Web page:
Exploring the Toxicity of a Bismuth–Asparagine Coordination Polymer on the Early Development of Zebrafish Embryos
journal contributionposted on 18.01.2013, 00:00 by Ningning He, Xiang Li, Daofu Feng, Ming Wu, Rui Chen, Tiehong Chen, Dongyan Chen, Xizeng Feng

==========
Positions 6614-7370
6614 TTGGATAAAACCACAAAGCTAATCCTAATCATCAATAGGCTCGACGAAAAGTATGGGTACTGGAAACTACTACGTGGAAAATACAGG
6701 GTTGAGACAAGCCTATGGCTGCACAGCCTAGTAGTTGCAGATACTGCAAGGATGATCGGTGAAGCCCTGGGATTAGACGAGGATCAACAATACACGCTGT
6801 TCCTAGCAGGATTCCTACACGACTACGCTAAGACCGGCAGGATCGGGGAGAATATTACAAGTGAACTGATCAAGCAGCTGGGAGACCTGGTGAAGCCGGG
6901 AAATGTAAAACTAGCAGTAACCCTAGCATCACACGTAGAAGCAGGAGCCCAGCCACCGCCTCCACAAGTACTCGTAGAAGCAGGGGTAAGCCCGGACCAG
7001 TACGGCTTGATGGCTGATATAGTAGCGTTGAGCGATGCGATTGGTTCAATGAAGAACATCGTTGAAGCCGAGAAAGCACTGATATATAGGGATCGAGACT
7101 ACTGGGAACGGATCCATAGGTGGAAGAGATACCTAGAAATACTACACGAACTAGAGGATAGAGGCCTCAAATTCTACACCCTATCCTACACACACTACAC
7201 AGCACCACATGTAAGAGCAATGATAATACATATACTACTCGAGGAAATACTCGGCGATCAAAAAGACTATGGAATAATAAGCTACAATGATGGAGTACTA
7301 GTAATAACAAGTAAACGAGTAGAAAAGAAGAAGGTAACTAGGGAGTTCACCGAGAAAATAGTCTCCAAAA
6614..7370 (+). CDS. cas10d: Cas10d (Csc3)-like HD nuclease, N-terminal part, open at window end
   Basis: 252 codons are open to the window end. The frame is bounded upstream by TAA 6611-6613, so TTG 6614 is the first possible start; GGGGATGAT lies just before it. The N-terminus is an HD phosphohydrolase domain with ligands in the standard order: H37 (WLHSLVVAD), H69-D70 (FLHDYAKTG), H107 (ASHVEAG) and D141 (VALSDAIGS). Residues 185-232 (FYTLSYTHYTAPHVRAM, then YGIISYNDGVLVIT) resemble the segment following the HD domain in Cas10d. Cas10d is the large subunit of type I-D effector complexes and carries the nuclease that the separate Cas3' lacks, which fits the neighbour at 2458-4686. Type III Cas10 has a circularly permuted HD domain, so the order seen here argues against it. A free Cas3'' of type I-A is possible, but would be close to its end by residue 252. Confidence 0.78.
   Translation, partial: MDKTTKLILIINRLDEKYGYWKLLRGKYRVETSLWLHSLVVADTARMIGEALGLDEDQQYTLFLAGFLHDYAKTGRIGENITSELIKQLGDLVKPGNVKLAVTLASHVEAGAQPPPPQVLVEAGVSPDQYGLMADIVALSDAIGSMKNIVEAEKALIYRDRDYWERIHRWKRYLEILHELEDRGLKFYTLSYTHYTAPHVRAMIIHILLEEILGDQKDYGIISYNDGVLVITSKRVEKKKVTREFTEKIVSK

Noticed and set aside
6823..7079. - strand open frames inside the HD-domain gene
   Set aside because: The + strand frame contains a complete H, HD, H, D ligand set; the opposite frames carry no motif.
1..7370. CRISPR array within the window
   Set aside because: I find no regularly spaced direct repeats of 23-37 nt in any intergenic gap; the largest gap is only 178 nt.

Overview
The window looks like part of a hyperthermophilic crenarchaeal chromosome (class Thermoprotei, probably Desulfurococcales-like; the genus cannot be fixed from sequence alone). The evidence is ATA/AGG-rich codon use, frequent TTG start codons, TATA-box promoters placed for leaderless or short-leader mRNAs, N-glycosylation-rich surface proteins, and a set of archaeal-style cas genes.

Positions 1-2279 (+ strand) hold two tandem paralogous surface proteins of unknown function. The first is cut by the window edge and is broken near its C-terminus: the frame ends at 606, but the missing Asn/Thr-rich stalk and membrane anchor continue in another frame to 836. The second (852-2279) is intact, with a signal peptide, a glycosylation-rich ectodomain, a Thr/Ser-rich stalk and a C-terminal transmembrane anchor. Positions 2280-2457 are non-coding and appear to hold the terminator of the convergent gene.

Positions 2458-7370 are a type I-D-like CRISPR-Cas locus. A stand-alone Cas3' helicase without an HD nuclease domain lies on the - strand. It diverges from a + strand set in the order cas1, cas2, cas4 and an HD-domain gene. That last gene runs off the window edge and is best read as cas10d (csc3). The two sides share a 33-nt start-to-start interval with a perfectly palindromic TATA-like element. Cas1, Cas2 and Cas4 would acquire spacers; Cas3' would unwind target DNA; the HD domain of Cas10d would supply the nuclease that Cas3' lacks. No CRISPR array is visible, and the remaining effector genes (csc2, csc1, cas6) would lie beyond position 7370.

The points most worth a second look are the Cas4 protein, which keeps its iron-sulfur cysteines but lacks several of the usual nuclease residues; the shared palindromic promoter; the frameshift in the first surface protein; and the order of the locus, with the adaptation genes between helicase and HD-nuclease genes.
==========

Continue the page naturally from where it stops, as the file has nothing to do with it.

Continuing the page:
Nanoparticles are widely used in nanomedicine, raising concerns about their toxicity. In this study, the toxicity of bismuth–asparagine coordination polymer spheres (BACP-2) was assessed in zebrafish embryos. Injection of 1–4 cell stage embryos with BACP-2 resulted in smaller head size (particularly smaller eye size), shorter body length, and pericardial edemas. The severity and occurrence of the resulting phenotype were concentration-dependent. The expression of genes such as krox20, orthodenticle homeobox 2 (otx2), and cardiac myosin light chain-2 (cmlc2) indicates that the effects of BACP-2 on the head and heart were related to changes in gene expression patterns. A delay in epiboly was observed, and the expression levels of the no tail (ntl) gene indicated that the delay in epiboly resulted both from the effect of BACP-2 on cell migration during epiboly and from slow growth. These findings indicate that BACP-2 exhibits concentration-dependent developmental toxicity, providing insight into the nanotoxicity of bismuth derivatives, which must be rigorously evaluated with respect to toxicity before their application in nanomedicine.